The Supreme Judicial Court has announced the recent appointments of a new chair, vice-chair and three new attorney members to the Board of Bar Overseers.
Vincent J. Pisegna was named chair effective July 1. He has been a BBO member for four years, having previously served as vice-chair. Pisegna is a partner and head of the litigation practice with the Boston law firm, Krokidas & Bluestein LLP. He has more than 38 years of experience practicing civil litigation in state and federal courts.
MBA Treasurer John J. Morrissey was named vice-chair effective July 1. He has been a BBO member for three years. Morrissey has been a trial attorney for more than 25 years and is a founding partner of Morrissey, Wilson & Zafiropoulos LLP in Braintree, where he practices in the areas of plaintiff's personal injury and represents individuals and businesses in commercial and real estate disputes.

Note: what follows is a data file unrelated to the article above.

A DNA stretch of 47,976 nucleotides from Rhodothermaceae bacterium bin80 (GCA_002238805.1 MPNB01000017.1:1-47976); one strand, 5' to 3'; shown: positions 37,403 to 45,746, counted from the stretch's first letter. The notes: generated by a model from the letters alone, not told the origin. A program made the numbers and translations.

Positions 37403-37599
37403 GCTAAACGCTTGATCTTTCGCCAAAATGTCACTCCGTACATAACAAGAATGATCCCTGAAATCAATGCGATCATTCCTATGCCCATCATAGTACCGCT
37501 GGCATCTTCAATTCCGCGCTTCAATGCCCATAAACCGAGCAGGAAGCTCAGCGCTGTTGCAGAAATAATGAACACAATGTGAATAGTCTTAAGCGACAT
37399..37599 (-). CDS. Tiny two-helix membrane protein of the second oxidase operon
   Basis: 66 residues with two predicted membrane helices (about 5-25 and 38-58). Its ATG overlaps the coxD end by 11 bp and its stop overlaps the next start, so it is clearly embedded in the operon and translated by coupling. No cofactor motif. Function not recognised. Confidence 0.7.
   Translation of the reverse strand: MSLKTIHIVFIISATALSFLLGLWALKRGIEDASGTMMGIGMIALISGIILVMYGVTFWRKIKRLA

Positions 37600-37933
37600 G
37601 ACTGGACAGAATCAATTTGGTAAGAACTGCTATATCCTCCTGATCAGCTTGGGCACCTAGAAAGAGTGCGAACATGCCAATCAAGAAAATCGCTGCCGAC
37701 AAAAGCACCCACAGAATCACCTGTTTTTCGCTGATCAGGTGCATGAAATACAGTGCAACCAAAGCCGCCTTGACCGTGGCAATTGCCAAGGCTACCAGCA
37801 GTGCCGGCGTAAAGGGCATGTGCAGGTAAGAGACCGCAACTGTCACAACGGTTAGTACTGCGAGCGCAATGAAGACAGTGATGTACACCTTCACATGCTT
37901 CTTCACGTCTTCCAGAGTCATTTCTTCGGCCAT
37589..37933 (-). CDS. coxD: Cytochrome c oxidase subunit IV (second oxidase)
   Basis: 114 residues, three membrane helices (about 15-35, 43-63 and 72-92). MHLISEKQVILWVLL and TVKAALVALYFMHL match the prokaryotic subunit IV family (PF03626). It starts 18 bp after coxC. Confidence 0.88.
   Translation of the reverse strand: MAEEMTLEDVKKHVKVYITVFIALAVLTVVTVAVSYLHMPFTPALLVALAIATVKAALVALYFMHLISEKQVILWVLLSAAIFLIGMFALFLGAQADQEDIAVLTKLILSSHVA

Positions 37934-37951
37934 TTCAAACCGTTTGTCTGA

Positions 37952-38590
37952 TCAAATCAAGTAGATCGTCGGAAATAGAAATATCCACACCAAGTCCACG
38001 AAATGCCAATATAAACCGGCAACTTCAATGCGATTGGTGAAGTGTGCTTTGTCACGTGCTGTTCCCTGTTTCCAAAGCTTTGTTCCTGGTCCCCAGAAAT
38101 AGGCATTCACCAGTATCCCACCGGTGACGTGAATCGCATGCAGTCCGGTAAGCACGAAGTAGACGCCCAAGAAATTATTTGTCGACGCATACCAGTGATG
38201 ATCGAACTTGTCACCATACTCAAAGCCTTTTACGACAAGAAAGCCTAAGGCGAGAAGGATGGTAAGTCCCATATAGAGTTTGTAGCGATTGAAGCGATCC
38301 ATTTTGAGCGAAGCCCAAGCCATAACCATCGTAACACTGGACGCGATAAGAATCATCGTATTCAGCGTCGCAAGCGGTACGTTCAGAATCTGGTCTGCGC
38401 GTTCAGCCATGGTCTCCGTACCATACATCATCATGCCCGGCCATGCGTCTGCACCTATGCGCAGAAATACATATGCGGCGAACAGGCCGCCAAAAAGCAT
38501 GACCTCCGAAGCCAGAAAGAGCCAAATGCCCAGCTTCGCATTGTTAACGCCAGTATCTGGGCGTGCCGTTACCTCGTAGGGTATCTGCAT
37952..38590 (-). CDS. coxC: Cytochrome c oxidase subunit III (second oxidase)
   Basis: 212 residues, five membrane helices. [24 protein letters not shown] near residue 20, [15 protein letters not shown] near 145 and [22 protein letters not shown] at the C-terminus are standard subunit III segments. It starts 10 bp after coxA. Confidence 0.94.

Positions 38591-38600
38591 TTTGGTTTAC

The new members are attorneys April C. English, Jeffrey R. Martin, and Tejal R. Mehta. Their terms took effect July 1 and will expire on June 30, 2021.
April English is a 14-year veteran of the Attorney General's Office, currently serving as the first chief of organizational development and diversity within Attorney General Maura T. Healey's Executive Bureau.
Jeffrey Martin is general counsel, partner, and co-chair, business litigation & dispute resolution, of the Boston-based firm, Burns & Levinson.
Tejal Mehta is a trial attorney and founder of the Mehta Law Offices in Woburn. She previously served 11 years as an assistant district attorney with the Middlesex District Attorney's Office.
The Board of Bar Overseers was established by the Supreme Judicial Court in 1974 as an independent administrative body to adjudicate complaints against the commonwealth's attorneys and to take disciplinary action, or recommend such action to the Supreme Judicial Court, as appropriate. The Board also administers attorney registration, including the registration fees and "Access to Justice" fees. The 12 member Board is comprised of volunteers appointed by the Supreme Judicial Court to four-year terms. Eight members are lawyers; the other four are public members.